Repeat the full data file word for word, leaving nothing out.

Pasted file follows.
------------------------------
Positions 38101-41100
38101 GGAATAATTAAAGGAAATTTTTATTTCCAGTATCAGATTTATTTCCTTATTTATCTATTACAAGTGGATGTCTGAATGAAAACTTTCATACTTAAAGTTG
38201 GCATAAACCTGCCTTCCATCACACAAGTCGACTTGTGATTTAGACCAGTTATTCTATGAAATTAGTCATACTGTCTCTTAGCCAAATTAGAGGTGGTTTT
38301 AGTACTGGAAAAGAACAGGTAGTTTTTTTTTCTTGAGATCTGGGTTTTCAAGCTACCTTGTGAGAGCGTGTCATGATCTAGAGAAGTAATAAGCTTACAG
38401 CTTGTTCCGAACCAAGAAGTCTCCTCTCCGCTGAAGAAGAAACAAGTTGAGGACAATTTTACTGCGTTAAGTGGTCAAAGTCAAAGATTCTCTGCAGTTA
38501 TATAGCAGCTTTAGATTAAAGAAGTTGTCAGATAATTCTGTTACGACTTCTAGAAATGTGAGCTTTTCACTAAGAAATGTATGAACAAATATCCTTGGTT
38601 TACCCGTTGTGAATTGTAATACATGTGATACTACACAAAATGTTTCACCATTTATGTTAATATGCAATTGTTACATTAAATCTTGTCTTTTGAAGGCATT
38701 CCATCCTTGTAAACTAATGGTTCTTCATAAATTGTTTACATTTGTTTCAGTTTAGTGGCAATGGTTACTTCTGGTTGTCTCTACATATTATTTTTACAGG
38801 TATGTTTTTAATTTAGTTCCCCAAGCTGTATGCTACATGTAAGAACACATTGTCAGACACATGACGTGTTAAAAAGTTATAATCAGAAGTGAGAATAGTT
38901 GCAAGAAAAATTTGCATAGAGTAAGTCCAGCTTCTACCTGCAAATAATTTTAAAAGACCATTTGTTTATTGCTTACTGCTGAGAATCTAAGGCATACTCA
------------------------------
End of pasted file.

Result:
Positions 38101-41100
38101 GGAATAATTAAAGGAAATTTTTATTTCCAGTATCAGATTTATTTCCTTATTTATCTATTACAAGTGGATGTCTGAATGAAAACTTTCATACTTAAAGTTG
38201 GCATAAACCTGCCTTCCATCACACAAGTCGACTTGTGATTTAGACCAGTTATTCTATGAAATTAGTCATACTGTCTCTTAGCCAAATTAGAGGTGGTTTT
38301 AGTACTGGAAAAGAACAGGTAGTTTTTTTTTCTTGAGATCTGGGTTTTCAAGCTACCTTGTGAGAGCGTGTCATGATCTAGAGAAGTAATAAGCTTACAG
38401 CTTGTTCCGAACCAAGAAGTCTCCTCTCCGCTGAAGAAGAAACAAGTTGAGGACAATTTTACTGCGTTAAGTGGTCAAAGTCAAAGATTCTCTGCAGTTA
38501 TATAGCAGCTTTAGATTAAAGAAGTTGTCAGATAATTCTGTTACGACTTCTAGAAATGTGAGCTTTTCACTAAGAAATGTATGAACAAATATCCTTGGTT
38601 TACCCGTTGTGAATTGTAATACATGTGATACTACACAAAATGTTTCACCATTTATGTTAATATGCAATTGTTACATTAAATCTTGTCTTTTGAAGGCATT
38701 CCATCCTTGTAAACTAATGGTTCTTCATAAATTGTTTACATTTGTTTCAGTTTAGTGGCAATGGTTACTTCTGGTTGTCTCTACATATTATTTTTACAGG
38801 TATGTTTTTAATTTAGTTCCCCAAGCTGTATGCTACATGTAAGAACACATTGTCAGACACATGACGTGTTAAAAAGTTATAATCAGAAGTGAGAATAGTT
38901 GCAAGAAAAATTTGCATAGAGTAAGTCCAGCTTCTACCTGCAAATAATTTTAAAAGACCATTTGTTTATTGCTTACTGCTGAGAATCTAAGGCATACTCA